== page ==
What needs to happen in South Africa in order to continue to grow and nurture the local, embryonic game development scene and ensure it has a future? There seems to be a measure of consensus on this topic, as Danny Day succinctly sums up all of the opinions shared:

"I think the largest problems are threefold," offers Day. "Our internet infrastructure is terrible. Telkom [South Africa's primary telecommunications provider] has done incalculable damage to the online business sector in South Africa. That seems to be slowly changing now, but the support for online-only companies isn't what it should be -- financial institutions don't understand internet-driven business models and we have very little online payment support. Not good news for indies."

"We're sorely lacking talent," continues Day. "This is something that will come with time as we raise awareness of game development as an industry. While programming is the traditional route to games, games aren't built by coders alone. We need a lot more artists and resource generators as well as business-related people."

"This goes hand in hand with a lack of understanding of the games industry in local business and support circles," says Day. "The local retail games market isn't huge, but its recent growth has gotten people more interested in games from a profit perspective. Attracting international attention is also difficult given our lack of size, but all we have to do about that is release a few amazing games and it'll come."

Luma Arcade's Marble Blast Mobile iPhone port (2009)

Luke Lamothe also offers a final word on the subject, saying: "Until the local industry can have the cash injection required to make it a stable and growing environment, and until there is enough talent being produced via self-teaching or the university system to fill the voids that will come hand in hand with growth, the South African game development industry will more than likely remain in its current state."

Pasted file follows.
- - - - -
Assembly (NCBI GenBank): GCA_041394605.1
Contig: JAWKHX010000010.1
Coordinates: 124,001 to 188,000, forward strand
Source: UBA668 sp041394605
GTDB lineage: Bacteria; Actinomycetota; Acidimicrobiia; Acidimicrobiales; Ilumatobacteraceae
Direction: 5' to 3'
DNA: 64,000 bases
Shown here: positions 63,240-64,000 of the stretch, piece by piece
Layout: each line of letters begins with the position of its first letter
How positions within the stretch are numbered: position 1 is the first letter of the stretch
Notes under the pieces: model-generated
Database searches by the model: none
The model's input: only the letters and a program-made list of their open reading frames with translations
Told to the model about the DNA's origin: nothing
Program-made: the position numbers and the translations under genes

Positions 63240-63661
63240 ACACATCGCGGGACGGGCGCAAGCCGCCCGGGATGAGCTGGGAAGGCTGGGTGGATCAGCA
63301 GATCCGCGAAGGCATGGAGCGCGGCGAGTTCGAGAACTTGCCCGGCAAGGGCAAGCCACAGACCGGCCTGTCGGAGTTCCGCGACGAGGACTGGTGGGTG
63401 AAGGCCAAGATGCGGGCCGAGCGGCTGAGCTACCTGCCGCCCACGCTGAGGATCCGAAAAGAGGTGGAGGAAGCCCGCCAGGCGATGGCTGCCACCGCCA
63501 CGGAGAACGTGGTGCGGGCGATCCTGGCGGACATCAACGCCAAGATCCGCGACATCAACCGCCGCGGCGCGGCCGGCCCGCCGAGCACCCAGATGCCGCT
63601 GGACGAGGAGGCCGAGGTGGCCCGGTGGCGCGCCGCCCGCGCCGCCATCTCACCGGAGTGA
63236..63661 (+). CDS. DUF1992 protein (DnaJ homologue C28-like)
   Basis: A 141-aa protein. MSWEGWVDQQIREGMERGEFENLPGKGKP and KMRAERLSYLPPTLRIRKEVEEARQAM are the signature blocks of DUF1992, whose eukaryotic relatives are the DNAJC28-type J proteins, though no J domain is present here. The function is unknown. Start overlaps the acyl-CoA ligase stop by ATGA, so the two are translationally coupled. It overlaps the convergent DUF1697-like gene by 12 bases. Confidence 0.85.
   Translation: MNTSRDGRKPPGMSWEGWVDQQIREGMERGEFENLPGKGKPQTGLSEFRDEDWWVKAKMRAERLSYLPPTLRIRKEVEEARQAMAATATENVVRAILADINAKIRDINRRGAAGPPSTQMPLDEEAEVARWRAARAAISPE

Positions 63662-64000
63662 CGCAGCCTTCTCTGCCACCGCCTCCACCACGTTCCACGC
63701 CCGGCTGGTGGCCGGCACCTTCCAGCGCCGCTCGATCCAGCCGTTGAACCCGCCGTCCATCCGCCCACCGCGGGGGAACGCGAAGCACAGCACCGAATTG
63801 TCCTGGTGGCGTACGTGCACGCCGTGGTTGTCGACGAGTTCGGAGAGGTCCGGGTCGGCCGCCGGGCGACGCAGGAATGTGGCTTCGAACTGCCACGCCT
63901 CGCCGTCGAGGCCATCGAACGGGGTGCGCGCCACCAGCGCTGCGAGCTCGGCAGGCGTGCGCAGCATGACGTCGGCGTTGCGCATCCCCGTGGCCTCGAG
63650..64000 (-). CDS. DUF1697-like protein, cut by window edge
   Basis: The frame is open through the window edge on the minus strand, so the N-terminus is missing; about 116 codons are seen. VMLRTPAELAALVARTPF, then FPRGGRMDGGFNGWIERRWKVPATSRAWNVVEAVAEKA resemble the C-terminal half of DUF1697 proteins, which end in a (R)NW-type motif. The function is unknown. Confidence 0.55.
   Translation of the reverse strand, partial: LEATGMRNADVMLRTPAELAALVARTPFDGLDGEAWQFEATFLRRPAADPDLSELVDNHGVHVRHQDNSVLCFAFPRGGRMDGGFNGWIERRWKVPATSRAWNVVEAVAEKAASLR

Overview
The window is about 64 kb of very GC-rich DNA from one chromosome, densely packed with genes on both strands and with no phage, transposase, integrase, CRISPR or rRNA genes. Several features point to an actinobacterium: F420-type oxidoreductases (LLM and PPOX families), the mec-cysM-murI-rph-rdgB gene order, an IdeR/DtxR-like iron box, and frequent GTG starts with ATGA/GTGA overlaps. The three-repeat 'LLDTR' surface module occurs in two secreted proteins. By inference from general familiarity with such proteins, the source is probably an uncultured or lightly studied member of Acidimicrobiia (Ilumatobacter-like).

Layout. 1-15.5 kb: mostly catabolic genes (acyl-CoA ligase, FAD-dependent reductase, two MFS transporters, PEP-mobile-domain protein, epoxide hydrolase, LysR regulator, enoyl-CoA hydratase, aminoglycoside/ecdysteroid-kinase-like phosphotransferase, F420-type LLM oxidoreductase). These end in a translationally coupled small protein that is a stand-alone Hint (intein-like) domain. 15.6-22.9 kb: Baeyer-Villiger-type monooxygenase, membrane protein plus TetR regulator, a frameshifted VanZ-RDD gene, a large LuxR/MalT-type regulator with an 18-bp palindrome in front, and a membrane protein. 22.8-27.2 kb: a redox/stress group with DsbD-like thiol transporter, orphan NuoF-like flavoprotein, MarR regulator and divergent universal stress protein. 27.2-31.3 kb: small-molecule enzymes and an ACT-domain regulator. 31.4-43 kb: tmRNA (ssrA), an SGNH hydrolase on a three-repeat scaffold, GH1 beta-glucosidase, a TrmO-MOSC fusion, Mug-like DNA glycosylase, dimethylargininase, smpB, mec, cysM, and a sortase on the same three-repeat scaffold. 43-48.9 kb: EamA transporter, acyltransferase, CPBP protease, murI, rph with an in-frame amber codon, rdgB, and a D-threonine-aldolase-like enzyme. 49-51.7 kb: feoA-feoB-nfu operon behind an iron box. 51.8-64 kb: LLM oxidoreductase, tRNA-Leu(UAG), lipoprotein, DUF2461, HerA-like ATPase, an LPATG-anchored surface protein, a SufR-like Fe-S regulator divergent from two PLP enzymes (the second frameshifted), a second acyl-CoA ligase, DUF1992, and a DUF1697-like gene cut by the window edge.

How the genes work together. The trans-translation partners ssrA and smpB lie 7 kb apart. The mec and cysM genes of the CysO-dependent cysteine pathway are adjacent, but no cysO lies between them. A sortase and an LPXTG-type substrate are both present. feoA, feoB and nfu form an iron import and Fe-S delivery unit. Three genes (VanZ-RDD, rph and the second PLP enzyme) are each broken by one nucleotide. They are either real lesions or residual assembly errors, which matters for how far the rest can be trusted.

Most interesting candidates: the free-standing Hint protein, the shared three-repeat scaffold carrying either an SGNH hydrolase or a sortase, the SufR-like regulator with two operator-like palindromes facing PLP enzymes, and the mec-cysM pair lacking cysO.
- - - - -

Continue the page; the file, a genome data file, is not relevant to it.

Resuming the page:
"In order for true growth to happen," says Lamothe, "there needs to be massive job creation and long term stability offered so that more people will look at game development in South Africa as a realistic career choice."

South Africa is a proud nation, almost to the point of stubbornness, so it seems appropriate for a few of the more experienced developers to offer their advice to South African wannabe developers, so they will be able to add value and talent to their local scene, and continue to grow and nurture the fragile industry, without blindly blazing ahead, making the same mistakes of the past.

Judd Simantov from Naughty Dog provides some inspirational advice, saying, "Passion, passion, passion. Then throw in some hard work and the ability to listen and learn and you're well on your way." Luke Lamothe at Luma Arcade offers some practical advice: "Participate in the local game development communities like SAGameDev and Game.Dev. Think big but start small." And finally, Travis Bulford offers his advice: "Don't be discouraged, but don't be too stubborn that you don't learn either."

While the South African game development scene is relatively young, there exists a mass of passionate personalities, far beyond the few mentioned here, that will continue to seek out potential talent and grow the local scene into a viable local industry, by providing the frameworks and nurturing environments necessary, either in the form of online communities or a physical office building, to work in this exciting, creative field and explore the career of their dreams.

Article Start Previous Page 5 of 5